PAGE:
Fire officials: Hempstead apartment owner dawdled on alarm installation before fatal blaze
VideosMourning mother and son, 8, who died after Hempstead fire Child killed, 13 hurt in Hempstead apartment building fire
A new automatic fire alarm system was being installed when the deadly Hempstead Village apartment fire broke out two weeks ago, but the property owner was sluggish in putting in the new equipment, county fire officials said.
The 78-apartment complex had several previous violations with the Nassau County fire marshal's office and management had been ordered before superstorm Sandy struck on Oct. 29 to install a new fire alarm system, fire officials said last week. The fire marshal approved the plans on Jan. 2 and work began after that.
The installation was still under way when the Feb. 9 fire started at 17 St. Paul's Rd. North, claiming the lives of Guadalupe Ramirez, 37, and her 8-year-old son, Fernando. About 250 residents, most still in their pajamas, were forced out of five adjoining apartment buildings and into snow-covered streets.
"We continuously gave them violations for the fire alarm system," Michael Uttaro, general inspection division supervisor of the fire marshal's office, said about the property owner and manager, Dorchester Llc of Oyster Bay. "They had a Band-Aid system . . . They had been dragging their feet installing the new system," he said.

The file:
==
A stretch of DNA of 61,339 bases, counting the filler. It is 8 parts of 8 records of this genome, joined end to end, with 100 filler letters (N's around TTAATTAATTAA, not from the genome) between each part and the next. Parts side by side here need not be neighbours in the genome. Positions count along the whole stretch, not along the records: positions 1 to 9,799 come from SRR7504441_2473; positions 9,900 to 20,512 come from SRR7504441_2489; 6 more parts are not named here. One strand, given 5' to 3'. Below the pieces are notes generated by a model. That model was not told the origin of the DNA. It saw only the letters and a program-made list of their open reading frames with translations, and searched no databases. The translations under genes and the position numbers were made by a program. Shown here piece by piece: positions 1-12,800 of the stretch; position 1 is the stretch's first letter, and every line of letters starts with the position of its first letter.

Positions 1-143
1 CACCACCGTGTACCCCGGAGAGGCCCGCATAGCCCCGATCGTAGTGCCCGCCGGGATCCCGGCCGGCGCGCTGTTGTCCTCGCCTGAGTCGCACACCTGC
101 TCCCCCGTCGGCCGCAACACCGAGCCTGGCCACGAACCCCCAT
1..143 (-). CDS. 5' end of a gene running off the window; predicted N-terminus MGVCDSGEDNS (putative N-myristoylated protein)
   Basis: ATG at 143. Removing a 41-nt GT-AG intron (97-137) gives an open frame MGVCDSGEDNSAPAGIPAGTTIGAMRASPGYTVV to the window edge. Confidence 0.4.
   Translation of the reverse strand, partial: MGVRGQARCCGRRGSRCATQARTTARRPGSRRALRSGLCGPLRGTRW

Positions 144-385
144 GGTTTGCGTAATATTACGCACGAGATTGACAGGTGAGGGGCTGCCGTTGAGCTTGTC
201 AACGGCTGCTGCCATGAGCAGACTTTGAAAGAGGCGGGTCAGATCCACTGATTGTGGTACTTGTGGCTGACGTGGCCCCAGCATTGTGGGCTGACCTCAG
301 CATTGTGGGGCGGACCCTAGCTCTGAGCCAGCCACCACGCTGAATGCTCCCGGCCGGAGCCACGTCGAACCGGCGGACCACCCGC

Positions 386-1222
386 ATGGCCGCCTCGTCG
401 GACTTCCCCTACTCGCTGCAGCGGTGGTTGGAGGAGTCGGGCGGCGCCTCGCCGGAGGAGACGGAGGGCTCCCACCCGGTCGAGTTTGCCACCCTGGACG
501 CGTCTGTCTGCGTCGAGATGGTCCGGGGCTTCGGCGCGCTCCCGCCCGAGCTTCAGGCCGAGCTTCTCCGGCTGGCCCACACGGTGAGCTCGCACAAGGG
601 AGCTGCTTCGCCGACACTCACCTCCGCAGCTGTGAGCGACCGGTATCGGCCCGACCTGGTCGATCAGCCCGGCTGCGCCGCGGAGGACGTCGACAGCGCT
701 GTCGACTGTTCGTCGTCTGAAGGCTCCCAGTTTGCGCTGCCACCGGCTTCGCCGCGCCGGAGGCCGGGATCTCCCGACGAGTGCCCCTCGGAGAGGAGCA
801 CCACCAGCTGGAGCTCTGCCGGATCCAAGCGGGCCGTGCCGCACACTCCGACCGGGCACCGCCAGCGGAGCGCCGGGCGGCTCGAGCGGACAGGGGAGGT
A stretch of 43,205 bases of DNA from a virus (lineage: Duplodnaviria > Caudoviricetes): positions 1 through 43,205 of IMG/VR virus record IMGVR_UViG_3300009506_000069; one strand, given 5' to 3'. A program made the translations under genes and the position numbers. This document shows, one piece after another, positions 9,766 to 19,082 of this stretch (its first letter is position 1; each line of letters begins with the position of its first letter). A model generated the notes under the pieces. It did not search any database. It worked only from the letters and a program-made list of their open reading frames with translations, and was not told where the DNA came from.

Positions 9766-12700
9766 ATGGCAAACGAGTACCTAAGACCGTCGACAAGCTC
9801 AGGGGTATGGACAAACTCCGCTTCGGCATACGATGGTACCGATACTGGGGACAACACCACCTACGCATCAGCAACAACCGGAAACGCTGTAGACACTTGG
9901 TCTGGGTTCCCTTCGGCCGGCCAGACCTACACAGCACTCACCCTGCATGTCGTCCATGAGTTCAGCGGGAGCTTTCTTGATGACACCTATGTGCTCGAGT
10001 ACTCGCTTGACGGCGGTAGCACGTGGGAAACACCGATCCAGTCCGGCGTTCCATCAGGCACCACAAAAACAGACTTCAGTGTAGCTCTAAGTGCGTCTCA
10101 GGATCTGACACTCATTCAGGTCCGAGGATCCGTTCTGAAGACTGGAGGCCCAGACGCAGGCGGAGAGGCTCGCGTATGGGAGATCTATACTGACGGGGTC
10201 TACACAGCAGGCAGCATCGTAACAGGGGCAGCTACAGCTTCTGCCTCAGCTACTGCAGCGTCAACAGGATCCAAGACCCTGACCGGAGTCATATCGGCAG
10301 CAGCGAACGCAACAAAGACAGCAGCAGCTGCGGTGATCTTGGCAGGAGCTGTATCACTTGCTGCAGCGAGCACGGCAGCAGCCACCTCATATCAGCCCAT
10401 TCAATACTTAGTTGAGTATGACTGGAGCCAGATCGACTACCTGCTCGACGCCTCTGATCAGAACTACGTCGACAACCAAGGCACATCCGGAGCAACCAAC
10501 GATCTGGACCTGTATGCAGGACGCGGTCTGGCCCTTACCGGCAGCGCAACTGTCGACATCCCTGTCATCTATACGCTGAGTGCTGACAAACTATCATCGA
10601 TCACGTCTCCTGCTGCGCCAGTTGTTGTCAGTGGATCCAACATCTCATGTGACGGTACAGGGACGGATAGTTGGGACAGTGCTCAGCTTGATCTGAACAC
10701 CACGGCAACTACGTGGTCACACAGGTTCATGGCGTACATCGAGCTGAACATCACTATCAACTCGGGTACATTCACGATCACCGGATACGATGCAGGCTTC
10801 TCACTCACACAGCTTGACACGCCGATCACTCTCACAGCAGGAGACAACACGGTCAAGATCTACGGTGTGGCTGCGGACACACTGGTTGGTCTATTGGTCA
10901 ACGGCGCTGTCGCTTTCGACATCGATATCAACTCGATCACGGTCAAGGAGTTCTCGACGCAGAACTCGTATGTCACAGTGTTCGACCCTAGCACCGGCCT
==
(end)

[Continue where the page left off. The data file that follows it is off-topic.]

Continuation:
Before residents were allowed to return to neighboring unaffected buildings, Dorchester Llc had to upgrade the emergency lighting and complete the installation of the new fire alarm system that covers hallways and common areas, Uttaro said. The fire alarm system, automatically or manually activated, is intended to alert the fire department and notify occupants to evacuate, he said.
"We take the safety and welfare of our tenants seriously, and have been and continue to be in compliance with the law," Dorchester officials said in a statement. "At the time of this tragedy we were in the process of upgrading our fire alarm system, on a schedule approved by the authorities, and have in fact completed that work."
Dorchester officials said they provided tenants with a March rent credit for the time they were out of their apartments.
Many displaced residents had complained there were no working fire alarms, accessible fire escapes or fire extinguishers in the 1950-era buildings when flames broke out. The fire, caused by a candle in an apartment, was classified as accidental.
Dorchester also was ordered to install carbon monoxide detectors in all apartments, submit an electrical inspection report of the building complex by April 1, and inspect and repair fire escapes by April 30, Uttaro said.
A "majority" of the complex's apartments were illegally subdivided, Uttaro said.
"In many occasions we found lots of beds," he said. "We gave them an order to take those partitions down."
Dorchester officials in response said, "Any partitions that may have been discovered in apartments would be in express violation of our lease agreements."